Writing Secrets: See the world through a writer’s eyes
Record Auntie Pat‘s diatribe on the distressing nature of millennials, or her argument with Uncle Boet over who should get the drumstick. (Don’t get caught though.) If you can’t bring yourself to record the family, listen. But listen with an analytical ear. Less for content than for words, phrases, the way people talk.
If this time of year means endless family dinners, use them. Watch the body language at the table. As humans, we are constantly computing. We take note of body language and facial expressions without being aware of doing so. We process them and come up with interpretations unconsciously.
We know Uncle Boet’s flirting with Auntie Mina’s new girlfriend, but we’re often not entirely sure how we came to that conclusion. We can see that Auntie Pat’s irritated by Uncle Boet … but how did we pick that up? She hasn’t said a word.
One of the skills you should develop as a writer is to take one step back. Force yourself to observe the non-verbal cues we normally take for granted. Try to find the words which will “show” them to a reader. You need to allow her to go through the process of interpreting for herself.
Holidays are great revealers of family dynamics. In your head, take things further. What could happen, say, if Uncle Boet reacted differently? What kind of trigger would it take for him to act out of character?
If you’re meeting new people, pick one of them, then develop them further, as a character. Decide what kind of person they are. Ask them questions (in your head, of course. You don’t want them to think you completely bonkers).
Ask things like: what are you most afraid of? What do you most look forward to? What was your most traumatic incident? And so on. If you have the time, use your notebook to write an internal monologue as if you were they. Slip inside the character you’ve created and allow them to write about their hopes and dreams.
See the world through a story-teller’s eyes. If you can do this, then every holiday, every trip you take, can feed your writing. You’re never really resting. You’re observing, collating, picking up material.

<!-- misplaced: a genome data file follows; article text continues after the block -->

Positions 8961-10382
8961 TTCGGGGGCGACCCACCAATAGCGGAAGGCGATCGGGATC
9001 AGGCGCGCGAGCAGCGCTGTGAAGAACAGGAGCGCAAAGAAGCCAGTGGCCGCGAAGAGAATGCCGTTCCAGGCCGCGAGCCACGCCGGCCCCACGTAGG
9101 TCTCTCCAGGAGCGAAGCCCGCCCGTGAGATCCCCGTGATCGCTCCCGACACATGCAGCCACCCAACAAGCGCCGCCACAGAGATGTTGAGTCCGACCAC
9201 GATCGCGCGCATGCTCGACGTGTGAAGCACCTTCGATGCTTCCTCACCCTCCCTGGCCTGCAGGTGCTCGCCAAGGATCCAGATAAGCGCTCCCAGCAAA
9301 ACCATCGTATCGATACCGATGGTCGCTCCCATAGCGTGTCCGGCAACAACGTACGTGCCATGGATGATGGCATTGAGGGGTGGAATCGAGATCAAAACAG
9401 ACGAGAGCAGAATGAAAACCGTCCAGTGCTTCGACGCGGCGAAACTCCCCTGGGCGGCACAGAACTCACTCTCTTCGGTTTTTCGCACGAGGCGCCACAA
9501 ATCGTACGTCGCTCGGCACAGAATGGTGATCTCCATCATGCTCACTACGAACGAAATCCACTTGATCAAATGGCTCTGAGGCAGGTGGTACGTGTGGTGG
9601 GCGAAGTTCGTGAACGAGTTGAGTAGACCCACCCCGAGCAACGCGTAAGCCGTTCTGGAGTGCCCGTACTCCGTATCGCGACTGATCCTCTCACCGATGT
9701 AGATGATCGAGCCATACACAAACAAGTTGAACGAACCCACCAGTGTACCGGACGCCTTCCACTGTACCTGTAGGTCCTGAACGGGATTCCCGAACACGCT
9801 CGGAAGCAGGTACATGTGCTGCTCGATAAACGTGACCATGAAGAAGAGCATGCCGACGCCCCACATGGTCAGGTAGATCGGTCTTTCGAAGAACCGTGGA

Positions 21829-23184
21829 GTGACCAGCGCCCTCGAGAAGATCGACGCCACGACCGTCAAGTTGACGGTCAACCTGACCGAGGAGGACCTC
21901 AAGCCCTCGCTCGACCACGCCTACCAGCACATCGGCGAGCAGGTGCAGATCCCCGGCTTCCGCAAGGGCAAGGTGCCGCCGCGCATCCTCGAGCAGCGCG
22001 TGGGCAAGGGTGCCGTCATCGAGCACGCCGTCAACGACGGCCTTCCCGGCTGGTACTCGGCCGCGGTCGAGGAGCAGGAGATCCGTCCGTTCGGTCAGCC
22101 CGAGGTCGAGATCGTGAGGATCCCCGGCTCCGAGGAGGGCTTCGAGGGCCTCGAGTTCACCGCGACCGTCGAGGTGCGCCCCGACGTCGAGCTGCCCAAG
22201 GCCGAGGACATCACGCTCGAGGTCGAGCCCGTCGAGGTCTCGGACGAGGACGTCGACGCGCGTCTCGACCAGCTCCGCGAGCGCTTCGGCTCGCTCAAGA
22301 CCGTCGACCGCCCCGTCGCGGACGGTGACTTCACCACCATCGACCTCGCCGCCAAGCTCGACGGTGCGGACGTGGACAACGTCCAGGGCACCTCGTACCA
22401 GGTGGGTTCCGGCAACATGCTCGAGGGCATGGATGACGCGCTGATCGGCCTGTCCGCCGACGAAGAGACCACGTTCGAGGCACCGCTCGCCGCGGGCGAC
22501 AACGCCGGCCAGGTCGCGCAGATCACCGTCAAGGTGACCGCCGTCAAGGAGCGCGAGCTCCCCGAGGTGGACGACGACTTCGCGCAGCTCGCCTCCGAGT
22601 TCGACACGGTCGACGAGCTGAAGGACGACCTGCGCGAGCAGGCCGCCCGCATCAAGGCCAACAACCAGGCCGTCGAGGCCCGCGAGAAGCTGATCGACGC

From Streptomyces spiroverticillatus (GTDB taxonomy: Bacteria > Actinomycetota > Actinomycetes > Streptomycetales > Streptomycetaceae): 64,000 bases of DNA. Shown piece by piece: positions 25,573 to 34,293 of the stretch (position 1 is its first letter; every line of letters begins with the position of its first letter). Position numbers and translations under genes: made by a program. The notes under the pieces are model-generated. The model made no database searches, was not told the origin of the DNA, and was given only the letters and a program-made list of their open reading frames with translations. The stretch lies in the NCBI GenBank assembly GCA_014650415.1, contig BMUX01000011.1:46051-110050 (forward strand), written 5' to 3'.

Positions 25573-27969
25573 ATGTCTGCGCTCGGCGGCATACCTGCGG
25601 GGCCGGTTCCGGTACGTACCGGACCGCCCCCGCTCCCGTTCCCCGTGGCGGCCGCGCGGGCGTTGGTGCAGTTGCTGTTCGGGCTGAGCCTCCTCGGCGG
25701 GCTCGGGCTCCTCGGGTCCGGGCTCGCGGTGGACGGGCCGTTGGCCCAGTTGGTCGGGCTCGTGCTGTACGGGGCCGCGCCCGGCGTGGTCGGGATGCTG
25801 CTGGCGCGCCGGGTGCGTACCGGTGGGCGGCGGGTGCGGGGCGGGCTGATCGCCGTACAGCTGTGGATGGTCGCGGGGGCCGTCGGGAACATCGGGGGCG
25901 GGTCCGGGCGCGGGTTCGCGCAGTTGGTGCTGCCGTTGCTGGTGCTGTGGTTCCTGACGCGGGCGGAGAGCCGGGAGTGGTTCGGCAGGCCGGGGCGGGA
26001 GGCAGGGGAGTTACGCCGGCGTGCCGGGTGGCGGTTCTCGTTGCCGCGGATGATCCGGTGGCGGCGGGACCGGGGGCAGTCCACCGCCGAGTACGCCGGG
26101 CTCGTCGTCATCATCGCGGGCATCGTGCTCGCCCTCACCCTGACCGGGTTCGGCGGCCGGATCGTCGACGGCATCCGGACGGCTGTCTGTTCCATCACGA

See yourself as a character and your life as a series of journeys. When you tell stories at the dinner table, tell them as a series of scenes, with dialogue. Collect anecdotes, scraps of dialogue and even phrases from the people around you. Scribble them down in your notebook.
Everything becomes grist to the mill eventually, and if you can see life through a story-teller’s eyes, every experience can become a good story.
Writers draw from life all the time, even the fiction writers. They pinch aspects of life and use them in entirely different ways, for different purposes.
So, as a writer, you’re never not writing. You’re watching, collecting, practising. It’s just a matter of the way you see life: not as a string of discrete events, but as a series of stories, which build and grow.
If you celebrate Christmas, I wish you a good one. Otherwise, I wish you a happy holiday and time to spend with those you love.
There’ll be no blog from me next week since All About Writing is closing for a week, but we’re readying ourselves for a brilliant new writing year. We hope you’ll allow us to scoop you up and sweep you along for the ride.
Read Richard’s latest blog: ‘Monday Motivation: Give yourself a flamboyant writerly festive season gift‘
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